In 2017, the day after Senate Republicans nuked the last vestiges of the presidential-appointments filibuster in order to place Neil Gorsuch on the U.S. Supreme Court, Senators Susan Collins and Chris Coons released a letter signed by them and 59 of their colleagues opposing any future move to get rid of the remaining filibuster against legislation not otherwise protected from the dilatory tactic (mostly budget-reconciliation bills that, by design, only require simple majorities). Altogether, 32 of the signatories were Democrats. Their numbers included now–Vice-President Kamala Harris, now–President Pro Tem Pat Leahy, future presidential candidates Cory Booker, Kirsten Gillibrand, and Amy Klobuchar, and liberal icons Sherrod Brown, Mazie Hirono, and Brian Schatz. Of those 32 filibuster-loving Democrats, 28 (counting Harris as Senate president) are still in the Senate, where they were joined by the filibuster-loving Arizonan Kyrsten Sinema in 2019.
I mention that recent letter by way of expressing zero surprise at the revelation by the Daily Beast’s Sam Brodey that there are other Democrats who partially (or perhaps wholly) share Joe Manchin’s high-profile opposition to filibuster reform but are “hiding behind” him as a sort of designated flak-catcher. Some, like Sinema, are in plain view. Others, like Diane Feinstein of California, Maggie Hasan of New Hampshire, Catherine Cortez Masto of Nevada, and Sinema’s Arizona colleague Mark Kelly, have been ambivalent about it.
Sure, some Democrats have more-or-less abandoned publicly defending the filibuster (notably 2020 presidential candidates Booker, Gillibrand, Harris, and Klobuchar). And according to Brodey, at least two “centrists” who used to be in that camp, Jon Tester of Montana, and Angus King of Maine, have modified their positions to the extent of favoring a exemption for voting-rights legislation. That seems to be where Jacky Rosen of Nevada, who wasn’t in the Senate in 2017, is as well.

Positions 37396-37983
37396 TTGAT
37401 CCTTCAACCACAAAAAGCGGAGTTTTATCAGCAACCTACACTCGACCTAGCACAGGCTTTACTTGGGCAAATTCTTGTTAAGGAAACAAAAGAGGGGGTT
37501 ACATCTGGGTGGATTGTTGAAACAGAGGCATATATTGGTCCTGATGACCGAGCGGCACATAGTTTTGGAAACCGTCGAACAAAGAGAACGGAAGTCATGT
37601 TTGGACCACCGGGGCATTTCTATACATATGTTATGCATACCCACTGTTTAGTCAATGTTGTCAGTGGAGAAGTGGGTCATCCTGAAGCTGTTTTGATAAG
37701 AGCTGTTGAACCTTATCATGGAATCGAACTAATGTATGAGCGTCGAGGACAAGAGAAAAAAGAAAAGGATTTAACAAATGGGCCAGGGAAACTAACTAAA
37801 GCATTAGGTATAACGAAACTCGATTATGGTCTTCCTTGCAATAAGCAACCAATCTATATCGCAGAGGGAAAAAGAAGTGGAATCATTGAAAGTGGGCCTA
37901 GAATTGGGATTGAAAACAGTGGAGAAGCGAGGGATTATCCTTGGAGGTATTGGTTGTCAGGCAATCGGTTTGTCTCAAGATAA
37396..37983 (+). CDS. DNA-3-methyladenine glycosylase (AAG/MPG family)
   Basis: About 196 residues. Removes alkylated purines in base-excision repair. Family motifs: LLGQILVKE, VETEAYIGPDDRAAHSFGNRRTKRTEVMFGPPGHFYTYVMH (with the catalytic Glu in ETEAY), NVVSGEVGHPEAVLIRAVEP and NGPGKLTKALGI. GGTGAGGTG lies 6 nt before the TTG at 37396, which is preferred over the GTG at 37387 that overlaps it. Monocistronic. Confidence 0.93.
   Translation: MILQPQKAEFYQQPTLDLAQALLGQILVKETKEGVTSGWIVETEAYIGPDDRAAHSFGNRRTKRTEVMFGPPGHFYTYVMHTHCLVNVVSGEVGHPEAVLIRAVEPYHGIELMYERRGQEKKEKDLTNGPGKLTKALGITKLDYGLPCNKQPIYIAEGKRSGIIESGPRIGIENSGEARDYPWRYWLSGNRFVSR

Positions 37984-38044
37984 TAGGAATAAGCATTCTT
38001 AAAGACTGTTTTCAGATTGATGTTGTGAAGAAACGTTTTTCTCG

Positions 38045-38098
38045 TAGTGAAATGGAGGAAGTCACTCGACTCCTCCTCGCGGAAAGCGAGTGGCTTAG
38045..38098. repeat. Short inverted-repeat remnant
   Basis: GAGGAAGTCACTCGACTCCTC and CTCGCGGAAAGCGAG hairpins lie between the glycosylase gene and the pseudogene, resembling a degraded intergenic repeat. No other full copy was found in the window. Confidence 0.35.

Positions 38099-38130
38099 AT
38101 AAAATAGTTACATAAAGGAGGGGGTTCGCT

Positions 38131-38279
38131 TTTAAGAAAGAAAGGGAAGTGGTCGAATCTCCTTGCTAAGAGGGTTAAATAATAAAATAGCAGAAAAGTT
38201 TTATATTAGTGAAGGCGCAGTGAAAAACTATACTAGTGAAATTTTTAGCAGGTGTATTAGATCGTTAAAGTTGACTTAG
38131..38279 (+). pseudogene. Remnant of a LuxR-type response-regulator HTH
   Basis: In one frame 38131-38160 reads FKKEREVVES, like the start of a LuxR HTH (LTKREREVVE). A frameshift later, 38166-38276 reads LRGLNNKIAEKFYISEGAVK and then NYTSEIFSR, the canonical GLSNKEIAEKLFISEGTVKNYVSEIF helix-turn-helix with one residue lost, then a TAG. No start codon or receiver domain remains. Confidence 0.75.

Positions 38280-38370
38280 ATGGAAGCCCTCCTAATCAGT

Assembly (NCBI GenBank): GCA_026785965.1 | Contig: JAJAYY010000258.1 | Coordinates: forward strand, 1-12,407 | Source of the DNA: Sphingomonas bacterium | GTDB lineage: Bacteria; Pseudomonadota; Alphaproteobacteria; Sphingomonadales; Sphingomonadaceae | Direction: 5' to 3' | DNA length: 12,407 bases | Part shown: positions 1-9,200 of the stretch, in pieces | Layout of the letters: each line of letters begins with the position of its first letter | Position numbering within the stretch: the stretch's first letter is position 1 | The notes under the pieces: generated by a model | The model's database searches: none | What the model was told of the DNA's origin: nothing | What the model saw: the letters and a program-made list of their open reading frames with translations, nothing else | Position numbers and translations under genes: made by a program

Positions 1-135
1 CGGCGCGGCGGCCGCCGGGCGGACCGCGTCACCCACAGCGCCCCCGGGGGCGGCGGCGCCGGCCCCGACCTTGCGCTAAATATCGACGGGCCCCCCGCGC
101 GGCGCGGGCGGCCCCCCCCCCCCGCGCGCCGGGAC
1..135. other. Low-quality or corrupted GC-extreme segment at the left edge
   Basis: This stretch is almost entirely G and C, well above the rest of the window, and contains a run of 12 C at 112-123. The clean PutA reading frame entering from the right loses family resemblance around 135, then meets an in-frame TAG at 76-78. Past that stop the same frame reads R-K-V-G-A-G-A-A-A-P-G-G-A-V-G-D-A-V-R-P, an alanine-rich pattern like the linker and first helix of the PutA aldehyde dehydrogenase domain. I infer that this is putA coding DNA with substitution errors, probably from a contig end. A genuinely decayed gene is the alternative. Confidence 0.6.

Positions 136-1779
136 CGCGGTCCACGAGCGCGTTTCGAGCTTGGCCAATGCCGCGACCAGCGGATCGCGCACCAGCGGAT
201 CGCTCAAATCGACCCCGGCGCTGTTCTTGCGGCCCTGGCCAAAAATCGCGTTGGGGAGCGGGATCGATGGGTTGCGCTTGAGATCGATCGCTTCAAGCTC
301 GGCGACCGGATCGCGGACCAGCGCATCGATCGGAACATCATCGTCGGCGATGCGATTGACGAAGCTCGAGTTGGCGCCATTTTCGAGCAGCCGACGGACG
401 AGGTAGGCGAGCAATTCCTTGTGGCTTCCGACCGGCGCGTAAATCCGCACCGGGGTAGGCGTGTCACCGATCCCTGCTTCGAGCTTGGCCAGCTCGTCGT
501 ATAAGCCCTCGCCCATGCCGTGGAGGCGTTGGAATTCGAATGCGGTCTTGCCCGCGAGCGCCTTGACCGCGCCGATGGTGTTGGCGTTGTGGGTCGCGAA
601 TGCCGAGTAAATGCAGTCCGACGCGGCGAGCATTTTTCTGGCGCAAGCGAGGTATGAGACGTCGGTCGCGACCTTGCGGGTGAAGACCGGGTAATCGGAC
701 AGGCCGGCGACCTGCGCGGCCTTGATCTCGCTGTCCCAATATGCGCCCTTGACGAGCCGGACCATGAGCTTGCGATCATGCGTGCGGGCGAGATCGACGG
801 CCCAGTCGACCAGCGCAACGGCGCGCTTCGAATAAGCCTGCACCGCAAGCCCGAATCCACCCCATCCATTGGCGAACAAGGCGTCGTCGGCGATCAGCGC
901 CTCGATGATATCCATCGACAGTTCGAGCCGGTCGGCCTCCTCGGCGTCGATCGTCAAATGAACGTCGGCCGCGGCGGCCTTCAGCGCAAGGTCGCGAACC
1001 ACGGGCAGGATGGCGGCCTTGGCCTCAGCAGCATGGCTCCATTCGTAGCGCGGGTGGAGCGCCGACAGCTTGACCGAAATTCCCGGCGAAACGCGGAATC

Others are still in the weeds. And yes, they do benefit from Machin taking the heat from angry filibuster reformers. Why is he suffering almost alone for their common sins against progressivism and an easier path for the Biden agenda? Why he is unmoved by the criticism he is now receiving from Biden himself? It’s pretty simple, as I explained recently: “Biden won 29.7 percent of the vote in Manchin’s state last year. The West Virginian would probably pay cash money to secure as much criticism from the White House as possible.” If any colleagues offered to share the opprobrium with him, Manchin would probably say “Thanks, but no thanks!”
It is an entirely separate matter as to whether any of Manchin’s silent Democratic partners on Team Save the Filibuster would continue to lurk if he exposed them by changing his own position, as Brodey notes:
Among those whose job it is to influence lawmakers, it’s widely understood that Manchin is almost never on an island. When Manchin speaks, said one lobbyist for a major D.C. firm, “everyone’s ears perk up.”
“He represents not just a significant swing vote,” this lobbyist said. “He represents a handful of the party.”
For now, though, Manchin is happy to be the center of attention, and some of his colleagues are happy he’s there to soak up the praise of professional bipartisans and the ire of many Democrats.